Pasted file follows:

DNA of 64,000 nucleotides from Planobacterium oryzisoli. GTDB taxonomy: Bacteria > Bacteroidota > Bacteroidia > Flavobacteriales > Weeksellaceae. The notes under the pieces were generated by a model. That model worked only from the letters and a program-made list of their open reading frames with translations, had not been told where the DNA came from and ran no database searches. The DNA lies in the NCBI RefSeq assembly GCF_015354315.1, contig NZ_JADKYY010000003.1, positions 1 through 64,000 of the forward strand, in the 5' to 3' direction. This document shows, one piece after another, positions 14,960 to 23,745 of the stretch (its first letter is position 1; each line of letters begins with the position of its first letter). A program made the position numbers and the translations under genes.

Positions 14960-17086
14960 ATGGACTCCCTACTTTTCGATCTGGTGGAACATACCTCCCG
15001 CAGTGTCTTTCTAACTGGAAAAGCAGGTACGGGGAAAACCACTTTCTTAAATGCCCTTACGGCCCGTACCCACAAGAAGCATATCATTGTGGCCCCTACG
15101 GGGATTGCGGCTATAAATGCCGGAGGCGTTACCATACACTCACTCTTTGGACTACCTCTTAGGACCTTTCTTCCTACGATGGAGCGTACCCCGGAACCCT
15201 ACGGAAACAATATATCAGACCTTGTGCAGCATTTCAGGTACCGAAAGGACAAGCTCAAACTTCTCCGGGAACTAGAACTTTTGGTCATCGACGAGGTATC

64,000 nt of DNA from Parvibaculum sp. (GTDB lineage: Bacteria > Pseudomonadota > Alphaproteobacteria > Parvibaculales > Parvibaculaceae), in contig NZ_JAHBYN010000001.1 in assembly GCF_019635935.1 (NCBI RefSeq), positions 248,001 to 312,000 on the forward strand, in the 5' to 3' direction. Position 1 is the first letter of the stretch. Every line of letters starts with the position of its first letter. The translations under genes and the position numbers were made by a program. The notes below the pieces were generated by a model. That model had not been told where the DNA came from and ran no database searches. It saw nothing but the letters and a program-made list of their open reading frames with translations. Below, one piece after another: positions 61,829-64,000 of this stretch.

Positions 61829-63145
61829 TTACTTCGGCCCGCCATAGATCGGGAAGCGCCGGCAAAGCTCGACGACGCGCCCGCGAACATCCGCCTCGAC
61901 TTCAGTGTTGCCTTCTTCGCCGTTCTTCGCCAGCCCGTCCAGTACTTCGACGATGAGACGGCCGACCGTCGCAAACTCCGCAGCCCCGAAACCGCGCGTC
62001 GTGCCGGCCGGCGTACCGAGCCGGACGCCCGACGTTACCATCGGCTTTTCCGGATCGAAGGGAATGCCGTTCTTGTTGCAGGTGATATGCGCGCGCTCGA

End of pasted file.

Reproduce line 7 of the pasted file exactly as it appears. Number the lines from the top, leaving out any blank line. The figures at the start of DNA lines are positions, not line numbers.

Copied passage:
64,000 nt of DNA from Parvibaculum sp. (GTDB lineage: Bacteria > Pseudomonadota > Alphaproteobacteria > Parvibaculales > Parvibaculaceae), in contig NZ_JAHBYN010000001.1 in assembly GCF_019635935.1 (NCBI RefSeq), positions 248,001 to 312,000 on the forward strand, in the 5' to 3' direction. Position 1 is the first letter of the stretch. Every line of letters starts with the position of its first letter. The translations under genes and the position numbers were made by a program. The notes below the pieces were generated by a model. That model had not been told where the DNA came from and ran no database searches. It saw nothing but the letters and a program-made list of their open reading frames with translations. Below, one piece after another: positions 61,829-64,000 of this stretch.